"What I think is most concerning is that while a good portion of Chittenden County and most of Vermont is on pins and needles waiting for word about what might happen to thousands of jobs, our governor is on his way to a fundraising event for the next two days, followed by time off," Sunderland says. "We need a governor who will roll up his sleeves and fight for jobs."
Sure, the optics aren't great, but it's not like those jobs would be any safer if Shummy spent the week putzing around the fifth floor of the Pavilion State Office Building, rolling up his sleeves and waiting on hold for IBM CEO Virginia Rometty. Whether Big Blue sells to GlobalFoundries will be driven by global market forces and shareholder demands — not by the few million bucks the state can scrounge up from beneath the couch cushions.
A better question is what exactly the administration has done — other than open up lines of communication — to prepare for a change in ownership. On that, Moulton's response was rather squishy.
"I mean, there are so many contingencies. It's almost impossible to put together a plan," she said. "But we've faced plant closings in the past, and we're ready to respond with appropriate resources for affected people."
Despite dire predictions, Moulton said it's entirely possible the state "could hear news that's positive for Vermont."
"I sincerely doubt that 4,000 people are going to get pink slips overnight," she said. "And so I believe there will be time to prepare if, in fact, there is a decision to close that plant."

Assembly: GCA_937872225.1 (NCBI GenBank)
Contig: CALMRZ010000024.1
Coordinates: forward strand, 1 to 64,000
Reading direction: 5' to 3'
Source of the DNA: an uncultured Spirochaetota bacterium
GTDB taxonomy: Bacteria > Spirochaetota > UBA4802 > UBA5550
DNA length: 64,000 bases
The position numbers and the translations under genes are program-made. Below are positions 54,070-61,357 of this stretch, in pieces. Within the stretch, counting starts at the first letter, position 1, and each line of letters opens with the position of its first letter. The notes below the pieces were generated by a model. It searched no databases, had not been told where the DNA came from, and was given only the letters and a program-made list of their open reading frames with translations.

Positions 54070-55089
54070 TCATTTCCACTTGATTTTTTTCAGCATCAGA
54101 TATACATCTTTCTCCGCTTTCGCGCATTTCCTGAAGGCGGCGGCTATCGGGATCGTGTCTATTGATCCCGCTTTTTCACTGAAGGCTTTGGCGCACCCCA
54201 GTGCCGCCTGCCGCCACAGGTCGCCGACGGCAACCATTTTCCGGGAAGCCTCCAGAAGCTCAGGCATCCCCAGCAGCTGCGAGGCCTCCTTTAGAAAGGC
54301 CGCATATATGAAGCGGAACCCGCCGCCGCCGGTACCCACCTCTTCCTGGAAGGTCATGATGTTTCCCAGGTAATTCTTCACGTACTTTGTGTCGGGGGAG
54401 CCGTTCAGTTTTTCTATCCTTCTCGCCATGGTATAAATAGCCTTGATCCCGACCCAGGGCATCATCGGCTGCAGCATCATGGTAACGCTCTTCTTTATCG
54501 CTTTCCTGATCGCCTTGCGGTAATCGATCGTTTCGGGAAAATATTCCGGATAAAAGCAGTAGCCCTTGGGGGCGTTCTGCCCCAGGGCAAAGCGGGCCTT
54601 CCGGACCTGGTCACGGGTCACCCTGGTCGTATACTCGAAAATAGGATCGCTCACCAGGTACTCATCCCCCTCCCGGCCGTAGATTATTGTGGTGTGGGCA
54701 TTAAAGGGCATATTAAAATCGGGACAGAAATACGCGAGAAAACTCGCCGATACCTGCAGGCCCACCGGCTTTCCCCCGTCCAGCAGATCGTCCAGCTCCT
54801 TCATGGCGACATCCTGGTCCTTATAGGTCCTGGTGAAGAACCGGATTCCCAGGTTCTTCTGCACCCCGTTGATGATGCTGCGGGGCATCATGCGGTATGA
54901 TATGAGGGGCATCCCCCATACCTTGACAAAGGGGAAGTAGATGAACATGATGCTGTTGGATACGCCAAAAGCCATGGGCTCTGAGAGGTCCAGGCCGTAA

For much of Saturday's Republican State Committee meeting, gubernatorial candidate Scott Milne lurked in the back of the Montpelier Elks Country Club, taking in the scene.
Before him, party leaders discussed how to bolster the party's meager fundraising apparatus, support its legislative candidates and reverse what Sunderland repeatedly called a "slide" from relevance. Key to that, the party chairman said, was ending the intramural feuding that has divided and distracted the GOP in recent years.
"Already this year, we have seen potential donors turn away from the party due to negativity, exclusion and what one large donor said was 'a failure of some to see the value of success of others,'" Sunderland said.
As the meeting wrapped up, a party member made a motion to hear from the statewide candidates in the room. After Lt. Gov. Phil Scott and fellow gubernatorial candidate Steve Berry of Wolcott addressed the crowd of 70, Milne took his turn.
"I think there's an opportunity to win," he said, launching into a conventional, three-minute stump speech focused on combating the "Democratic supermajority" and restoring balance to Montpelier.
Then something strange happened: Milne digressed into a four-minute, hare-raising discourse on his youthful adventures buying rabbits in Wolcott and rearing them for sale.
"If you're into making money, I mean, you can make a lot of money if you can figure out how to sell them," he said to nervous laughter.
Milne went on to describe how much his out-of-state relatives enjoyed watching his specimens copulate.
"One of their favorite activities, my two older aunts, when they came to Vermont, was to sit in front of the mink cages from Wolcott and watch rabbits breed," he said.
After the meeting came to a close, Milne asked a small group of reporters in the parking lot outside, "How do you think the rabbits-having-sex joke went over in there?"
"I thought it was, uh, a novel approach," one reporter ventured.
"I saw a couple of people sort of grimacing," Milne confessed.
And then he launched into the story again.
"She just loved sitting in front of that cage, watching the rabbits have sex," Milne said. "It was just so funny."
Sen. Bernie Sanders' (I-Vt.) proto-presidential campaign continues this weekend with another trip to the distant, first-in-the-nation primary state of New Hampshire. He's scheduled to speak Saturday at a bookstore in Warner and at the Hillsborough County Democratic Committee's Grassroots Dinner in Milford.